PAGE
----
https://www.duolingo.com/profile/mdsawyermd

Are these equivalent: il nuovo vino = il vino nuovo? le vecchie bottiglie = le bottiglie vecchie?

February 4, 2014

https://www.duolingo.com/profile/carli1195

like in french i think certain adjectives, particularly of size or age, go before rather than after the noun, but ive never established whether it's actually grammatically wrong to go against the common usage.

July 8, 2014

https://www.duolingo.com/profile/Duolessio

We generally prefer to put adjectives after nouns. When they are before they make the sentence sound poetic, so put them after the noun and you'll be 90% right. There are some exceptions but I think it's more about the construction than the adjective itself. For example, when possessives are used, the adjective will come before the noun. Sometimes the position of the adjective will change its meaning, as in "amico vecchio" vs "vecchio amico": they both mean "old friend", but the first one is old for his age while the second has been friends with you for a long time.

February 21, 2016

https://www.duolingo.com/profile/JamesLessels

Interesting. In English, putting the adjective after the noun sounds ancient and poetical

October 1, 2018

https://www.duolingo.com/profile/andrewduo

This feels like an idiom or a proverb to me. Does it have any meaning other than the literal one?

January 25, 2014

https://www.duolingo.com/profile/RobBlaney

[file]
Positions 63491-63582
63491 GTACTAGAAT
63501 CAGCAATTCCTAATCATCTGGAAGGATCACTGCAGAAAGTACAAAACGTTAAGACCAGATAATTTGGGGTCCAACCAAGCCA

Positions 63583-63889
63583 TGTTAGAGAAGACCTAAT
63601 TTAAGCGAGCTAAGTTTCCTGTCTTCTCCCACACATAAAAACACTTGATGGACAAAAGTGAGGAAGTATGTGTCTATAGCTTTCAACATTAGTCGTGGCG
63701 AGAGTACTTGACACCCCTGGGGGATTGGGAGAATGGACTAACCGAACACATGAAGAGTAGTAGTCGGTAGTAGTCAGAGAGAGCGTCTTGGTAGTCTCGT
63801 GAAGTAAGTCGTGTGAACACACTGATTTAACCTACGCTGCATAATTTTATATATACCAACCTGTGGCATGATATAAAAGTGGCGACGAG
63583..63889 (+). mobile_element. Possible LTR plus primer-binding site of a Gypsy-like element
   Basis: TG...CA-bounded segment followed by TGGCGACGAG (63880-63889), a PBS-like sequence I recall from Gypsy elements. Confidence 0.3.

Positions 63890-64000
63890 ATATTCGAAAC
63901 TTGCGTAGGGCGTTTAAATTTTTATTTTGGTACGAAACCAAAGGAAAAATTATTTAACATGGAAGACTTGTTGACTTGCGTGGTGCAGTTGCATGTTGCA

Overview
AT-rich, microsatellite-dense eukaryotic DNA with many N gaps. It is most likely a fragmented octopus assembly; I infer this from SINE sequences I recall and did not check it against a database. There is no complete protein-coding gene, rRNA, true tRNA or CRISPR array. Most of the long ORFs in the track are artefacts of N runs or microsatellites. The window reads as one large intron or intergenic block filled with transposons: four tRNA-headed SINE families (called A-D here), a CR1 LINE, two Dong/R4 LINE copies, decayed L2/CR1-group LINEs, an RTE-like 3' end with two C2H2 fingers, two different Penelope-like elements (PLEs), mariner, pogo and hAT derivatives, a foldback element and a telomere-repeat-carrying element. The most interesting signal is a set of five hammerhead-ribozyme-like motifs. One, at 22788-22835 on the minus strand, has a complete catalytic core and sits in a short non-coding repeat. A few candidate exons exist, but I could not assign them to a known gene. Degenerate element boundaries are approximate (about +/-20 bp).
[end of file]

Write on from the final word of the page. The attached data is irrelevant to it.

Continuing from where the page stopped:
Mark 2:22

January 27, 2014

https://www.duolingo.com/profile/andrewduo

Good spot - thanks.

January 28, 2014

https://www.duolingo.com/profile/PattyinRoma

My Italian husband replies: Yes! "Non si mette vino nuovo in otri vecchi". It has a bit of Latin and is and is an old saying, which means don't mix thing are not the same or don't belong together.

March 11, 2014

https://www.duolingo.com/profile/LeandroSab4

Gooda! Now, i understood. Do not mix. Otherwise, it can be recycle.

February 14, 2016

https://www.duolingo.com/profile/DeanG6

It's included in the Idioms section of the Spanish course. I wouldn't be surprised if it's included in the Italian Idioms section as well.

February 20, 2015

https://www.duolingo.com/profile/silkwarrior

Any particular reason why "vecchie" is placed before "bottiglie"? And would it be wrong if it were placed after?

February 26, 2014

https://www.duolingo.com/profile/carli1195

some adjectives, particularly of size and time, are exceptional and go before the noun, not sure if it's a strict grammar rule or just common usage

July 8, 2014

https://www.duolingo.com/profile/Lloydo3000

Possibly for emphAsis?

March 5, 2014

https://www.duolingo.com/profile/abshirdi

I translated: - "not to put .." - DO NOT PUT is negative imperative, 2nd person (sing. or pl.), and could be NON METTI or NON METTETE, in italian, as I have learned till now.

November 1, 2013

https://www.duolingo.com/profile/f.formica
Mod
  • 2208

It could not. In Italian the negative imperative for the "tu" person always uses the infinitive.

November 1, 2013

https://www.duolingo.com/profile/abshirdi

Thank you very much for the explanation, f.formica!

November 1, 2013

https://www.duolingo.com/profile/Eylon.saadon

there is only one verb here ant in the infinitive, isn't this sentence missing?

June 13, 2013

https://www.duolingo.com/profile/LarsX

N + adj...adj + N. Both are adjectives relating to age. I think I was counted wrong previously for saying "bottiglie vecchie.

August 18, 2014

https://www.duolingo.com/profile/Germanlehrerlsu

Why can't "vecchie" vollow "bottiglie"? I put it after the noun and it was marked wrong.

January 3, 2015

https://www.duolingo.com/profile/moreno174

But this is a proverb: 'non mettere il vino nuovo nella botte vecchia', and is in the Vangelo, maybe not the same sentence

March 3, 2016

https://www.duolingo.com/profile/TriggerSmooth

Jesus vs recycling

April 28, 2017

https://www.duolingo.com/profile/Bent937719

why in and not on?

June 7, 2019